For all the negative connotations, though, in cases like mine, the title of “ex-wife” means an incredible freedom from abuse. It’s a good, good thing. No one gets married with the forethought of getting divorced, but it happens. The 19 years of hell that I spent at Mrs. Hinton was worth every second of the pain because, from the bottom of my heart, I love the fact that I have a story to tell. I love the fact that I can speak to women from experience — not because of what I’ve heard or read — I know all of this stuff from experience. I can assure a woman that she will be okay. It won’t happen overnight, but in time, she will be okay.

The First Wife

Shortly after we got divorced, my ex and I were talking and he ended the conversation with, “Trease, you’ll always be the first Mrs. Hinton.” I will always be his first wife. He’s remarried and not one person who knows his situation believes that the woman he married is out for anything except money. She believed that he was worth so much more than he really is. I chuckle when I think about that whole scene because he tricked her the same way he tricked me yet she was determined to claim the prize. She had an issue with him talking to me about ANYTHING so I fixed that whole little problem for them — I cut the lines of communication with him. It hurt him, but the days of me showing any concern for his feelings were over many years ago. The only way he will ever hear from me again is if (God forbid) something happens to Will. He’s lied on me to his new wife so trust and believe that I’m not playing into their stupidity.

Just remember, though, that I will always be his first wife. That statement is not an “I win” kind of declaration; it’s just something to keep in mind when it comes to the property and benefits we accrued over those 19 years.

In the End

I didn’t get married to get divorced. I never expected that one day I wouldn’t be that man’s wife. Just like many other women who are trapped in abusive marriages and can’t see a way out, I was frozen in fear from so many angels. I come from a family where divorce is rare. We hang in there. God saw fit for me to live (in more ways than one) and so He set me free.

Being an ex-wife is not a bad thing in many cases. Being the first wife sometimes means a woman makes a man a better husband for the new(est) wife. It’s where you land sometimes.

In Due Time

My son had a car accident on Sunday, February 19th around 3:30 A.M. He chose to FaceTime me with the news instead of calling or texting me, that way, I could “see” that he was okay. For that, I’m grateful because he knows that I would have freaked out. He wasn’t hurt, just ticked off because his car is down.

Will’s beat up car


Being the mother that I am, I wasn’t quite satisfied that he was really okay, so that img_0194Monday, I made my way to Pine Bluff. He’s okay. We sat around and talked for a bit; I fussed because he was coming down with the flu, but had not taken anything for it. We hurried off to Walmart for broth, Nyquil, and orange juice, and shortly after that, I headed back to Louisiana. My baby is okay. No bumps, scars, scratches, or bruises. Y’all know I’ve been praising God mightily because it could have been much worse. He fell asleep behind the wheel…a whole block and a half from his apartment. He tore down a stop sign so there was pretty good damage to the car, but it’s being fixed. He had some pretty epic plans for spring break, but guess where that spring break money is going? Yeah…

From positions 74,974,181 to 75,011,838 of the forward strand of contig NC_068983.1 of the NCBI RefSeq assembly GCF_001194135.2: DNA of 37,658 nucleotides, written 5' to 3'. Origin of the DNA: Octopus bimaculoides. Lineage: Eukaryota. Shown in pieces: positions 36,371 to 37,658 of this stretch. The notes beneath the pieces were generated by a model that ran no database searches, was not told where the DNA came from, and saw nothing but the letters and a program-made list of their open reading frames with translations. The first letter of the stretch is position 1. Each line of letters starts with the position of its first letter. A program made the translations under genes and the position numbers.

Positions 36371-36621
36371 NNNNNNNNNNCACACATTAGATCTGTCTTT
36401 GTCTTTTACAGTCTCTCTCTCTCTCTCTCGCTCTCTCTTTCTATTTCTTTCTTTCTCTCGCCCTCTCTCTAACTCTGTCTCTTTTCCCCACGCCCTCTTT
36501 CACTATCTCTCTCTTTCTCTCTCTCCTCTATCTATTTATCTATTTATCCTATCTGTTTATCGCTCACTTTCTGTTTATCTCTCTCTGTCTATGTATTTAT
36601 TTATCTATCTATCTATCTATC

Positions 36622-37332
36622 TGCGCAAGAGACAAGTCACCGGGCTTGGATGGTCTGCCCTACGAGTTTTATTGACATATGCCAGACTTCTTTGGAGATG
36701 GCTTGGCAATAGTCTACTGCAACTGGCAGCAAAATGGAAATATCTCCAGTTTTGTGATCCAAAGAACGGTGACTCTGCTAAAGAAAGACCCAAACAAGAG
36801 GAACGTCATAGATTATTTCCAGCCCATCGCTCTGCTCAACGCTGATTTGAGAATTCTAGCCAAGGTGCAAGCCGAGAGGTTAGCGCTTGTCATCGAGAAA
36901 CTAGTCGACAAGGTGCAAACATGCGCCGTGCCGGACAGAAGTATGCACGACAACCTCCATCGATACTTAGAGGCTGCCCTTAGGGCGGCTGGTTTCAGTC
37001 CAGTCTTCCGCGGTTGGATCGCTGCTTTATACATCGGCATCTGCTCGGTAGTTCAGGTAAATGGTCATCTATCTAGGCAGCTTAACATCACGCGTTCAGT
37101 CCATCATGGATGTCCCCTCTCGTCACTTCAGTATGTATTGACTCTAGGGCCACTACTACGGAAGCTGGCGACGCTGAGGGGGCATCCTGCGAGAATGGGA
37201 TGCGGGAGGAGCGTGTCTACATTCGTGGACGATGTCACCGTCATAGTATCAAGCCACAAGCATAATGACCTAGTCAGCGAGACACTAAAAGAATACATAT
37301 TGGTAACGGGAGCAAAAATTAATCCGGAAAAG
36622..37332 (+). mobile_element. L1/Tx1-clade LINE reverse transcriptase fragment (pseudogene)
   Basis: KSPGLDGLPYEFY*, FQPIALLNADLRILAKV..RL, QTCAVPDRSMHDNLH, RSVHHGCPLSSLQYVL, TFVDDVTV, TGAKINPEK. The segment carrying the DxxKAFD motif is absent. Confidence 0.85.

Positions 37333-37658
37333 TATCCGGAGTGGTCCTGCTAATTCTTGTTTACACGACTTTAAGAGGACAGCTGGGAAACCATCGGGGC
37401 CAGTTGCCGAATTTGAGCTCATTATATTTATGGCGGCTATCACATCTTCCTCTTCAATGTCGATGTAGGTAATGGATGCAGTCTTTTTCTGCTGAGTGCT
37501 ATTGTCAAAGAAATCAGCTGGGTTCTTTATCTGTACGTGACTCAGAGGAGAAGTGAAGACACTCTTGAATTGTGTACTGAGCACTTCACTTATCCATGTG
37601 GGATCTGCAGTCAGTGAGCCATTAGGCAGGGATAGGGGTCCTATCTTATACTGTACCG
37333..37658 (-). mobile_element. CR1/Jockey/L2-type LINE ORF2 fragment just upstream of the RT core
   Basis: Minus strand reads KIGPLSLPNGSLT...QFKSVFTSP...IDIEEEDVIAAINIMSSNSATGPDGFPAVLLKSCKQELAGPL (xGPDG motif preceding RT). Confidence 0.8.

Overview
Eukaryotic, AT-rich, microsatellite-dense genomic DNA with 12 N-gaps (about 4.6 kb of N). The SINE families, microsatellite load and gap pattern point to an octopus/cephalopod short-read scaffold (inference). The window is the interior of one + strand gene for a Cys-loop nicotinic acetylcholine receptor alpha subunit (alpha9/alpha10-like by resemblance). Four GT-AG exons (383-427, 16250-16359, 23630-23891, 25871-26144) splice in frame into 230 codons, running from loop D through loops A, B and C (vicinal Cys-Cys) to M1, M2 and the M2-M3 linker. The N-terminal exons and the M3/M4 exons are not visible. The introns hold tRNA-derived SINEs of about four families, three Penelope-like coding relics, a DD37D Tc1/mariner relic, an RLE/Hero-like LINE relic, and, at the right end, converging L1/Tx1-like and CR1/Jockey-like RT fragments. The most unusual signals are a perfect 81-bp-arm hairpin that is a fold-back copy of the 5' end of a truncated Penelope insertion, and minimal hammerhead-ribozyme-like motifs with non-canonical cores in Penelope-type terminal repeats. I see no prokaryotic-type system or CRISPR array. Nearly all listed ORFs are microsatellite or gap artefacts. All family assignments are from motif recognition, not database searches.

The Email


It rained a fair distance of the way to Pine Bluff, but the ride back was bad. I grew up in Louisiana so driving in the rain is par for the course here. If it gets bad enough for me to have to pull over, it’s bad. My nerves were frayed by the time I made it to Camden because I had tried to push through, but I needed a break.

I had sat in the McDonalds parking lot for about 10 minutes when I decided to get back on the road even though the rain was still coming down rather hard. I had shifted into reverse when my phone dinged. I automatically knew it was an email, but when I saw who the sender was, I shifted back into park rather quickly. I knew he wasn’t writing just to be writing. I haven’t spoken to him since he was here for Mama’s funeral. I knew that he wasn’t writing regarding Will’s accident. We don’t talk. It was my ex-husband so I braced myself for whatever he had to say in that email. No sooner than I picked the phone up to read the first one, another one came from him. I figured I would get pissed so again, I braced myself.

The first email I opened had five attachments. It took me a flat two seconds to realize what he sent. I opened the next email right away and that one had four attachments. I can’t tell y’all (yet) what the attachments contained, but I will tell you that it’s been a long, LONG time coming. It was a HUGE burden that had plagued me since 2000, but finally, it was handled. It took him 17 years to fix what he messed up because of drugs, alcohol, and just being a plain, pompous clown. I was caught up in the chaos and I’ll tell y’all, I had no intention trying any harder than I had for two years straight to fix it. I knew that it was killing me just as much as it was him just because I was married to him, but the harder I tried to steer him in the right direction, the harder he yanked the other way.

As a paralegal, I knew that if I had walked out of that marriage without stipulating that HE fix that thing, I’d be on the hook forever. He did what he was supposed to do, but not before telling our son, in that email, to tell me that his new wife had helped him. Y’all, it is impossible for me to care any less about who did what than I do. He owed me. Nothing material can make up for the infidelity, the mental and emotional bashing, and those rapes. NOTHING.